The Supreme Court said on Tuesday it would allow the Title 42 health policy that authorizes migrant expulsions on the southern border to remain in effect while legal challenges play out.
The Court voted 5-4 to grant a request from Republican officials in 19 states to block a DC Federal Court’s decision that would have ended the policy, after Judge Emmet Sullivan ruled in November that the policy was unlawful, calling it “arbitrary and capricious.”
Title 42 is a decades-old clause in the health code that allows the government to take emergency action to stop the “introduction of communicable diseases” into the U.S., but it had been rarely used until the Trump Administration implemented it as an immigration policy when the Covid pandemic struck. The Biden Administration continued its use, invoking it to expel migrants more than 2 million times according to U.S. Customs and Border Protection (CBP), although many were repeat border-crossers.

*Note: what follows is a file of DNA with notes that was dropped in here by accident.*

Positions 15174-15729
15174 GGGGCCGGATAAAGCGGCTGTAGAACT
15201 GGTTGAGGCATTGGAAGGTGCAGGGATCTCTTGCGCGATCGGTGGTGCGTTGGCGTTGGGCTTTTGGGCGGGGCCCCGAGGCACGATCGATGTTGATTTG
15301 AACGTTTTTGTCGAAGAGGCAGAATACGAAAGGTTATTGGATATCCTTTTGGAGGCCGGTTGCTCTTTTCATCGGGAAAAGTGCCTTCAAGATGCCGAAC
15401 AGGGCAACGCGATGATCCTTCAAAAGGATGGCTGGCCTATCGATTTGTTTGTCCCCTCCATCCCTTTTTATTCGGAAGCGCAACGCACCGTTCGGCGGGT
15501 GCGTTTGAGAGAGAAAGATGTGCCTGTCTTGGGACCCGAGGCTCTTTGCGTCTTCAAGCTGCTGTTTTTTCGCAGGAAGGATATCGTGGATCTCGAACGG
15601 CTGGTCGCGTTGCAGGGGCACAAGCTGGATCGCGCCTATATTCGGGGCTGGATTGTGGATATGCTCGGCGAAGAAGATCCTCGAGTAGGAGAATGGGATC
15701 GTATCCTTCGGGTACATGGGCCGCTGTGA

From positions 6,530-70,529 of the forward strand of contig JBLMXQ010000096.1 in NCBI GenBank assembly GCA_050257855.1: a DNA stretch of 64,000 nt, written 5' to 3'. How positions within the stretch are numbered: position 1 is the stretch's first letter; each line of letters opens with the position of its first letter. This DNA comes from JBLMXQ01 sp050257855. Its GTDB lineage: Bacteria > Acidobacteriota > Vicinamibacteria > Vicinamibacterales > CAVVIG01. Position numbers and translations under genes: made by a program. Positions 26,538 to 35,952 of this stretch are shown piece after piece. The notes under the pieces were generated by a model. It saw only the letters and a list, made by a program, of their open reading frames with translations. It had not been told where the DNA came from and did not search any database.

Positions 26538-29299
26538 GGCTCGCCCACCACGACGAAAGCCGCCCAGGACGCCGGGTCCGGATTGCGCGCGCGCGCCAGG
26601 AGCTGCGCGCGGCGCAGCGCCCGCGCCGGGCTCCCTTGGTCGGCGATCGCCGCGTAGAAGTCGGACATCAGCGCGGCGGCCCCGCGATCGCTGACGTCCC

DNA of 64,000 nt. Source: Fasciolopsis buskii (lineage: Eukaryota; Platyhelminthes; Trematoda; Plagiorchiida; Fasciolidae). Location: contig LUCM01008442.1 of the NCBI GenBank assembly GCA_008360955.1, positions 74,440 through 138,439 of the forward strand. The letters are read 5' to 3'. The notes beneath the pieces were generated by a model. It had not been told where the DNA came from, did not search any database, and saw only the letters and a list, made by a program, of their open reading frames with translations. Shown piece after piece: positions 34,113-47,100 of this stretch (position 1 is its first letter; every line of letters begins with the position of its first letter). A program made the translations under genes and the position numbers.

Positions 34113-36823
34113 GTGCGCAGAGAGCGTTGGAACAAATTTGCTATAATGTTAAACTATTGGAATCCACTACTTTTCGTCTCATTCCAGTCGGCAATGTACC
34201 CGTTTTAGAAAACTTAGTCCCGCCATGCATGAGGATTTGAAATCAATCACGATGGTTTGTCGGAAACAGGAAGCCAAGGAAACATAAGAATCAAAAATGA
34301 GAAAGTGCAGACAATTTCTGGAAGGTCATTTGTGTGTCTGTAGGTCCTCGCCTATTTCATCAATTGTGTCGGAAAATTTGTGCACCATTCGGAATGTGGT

The Supreme Court on Tuesday scheduled oral arguments for February to hear the Republican-led states’ appeal. However, the Court said in a statement that “the stay itself does not prevent the federal government from taking any action with respect to that policy.”
That means that in the Court’s view, the Biden Administration still has the power and prerogative to discontinue the Title 42 migrant expulsion policy on its own if it so chooses.
The Justices voted along mostly ideological lines, with only conservative Justice Neil Gorsuch voting with the three liberal Justices against keeping the policy in place.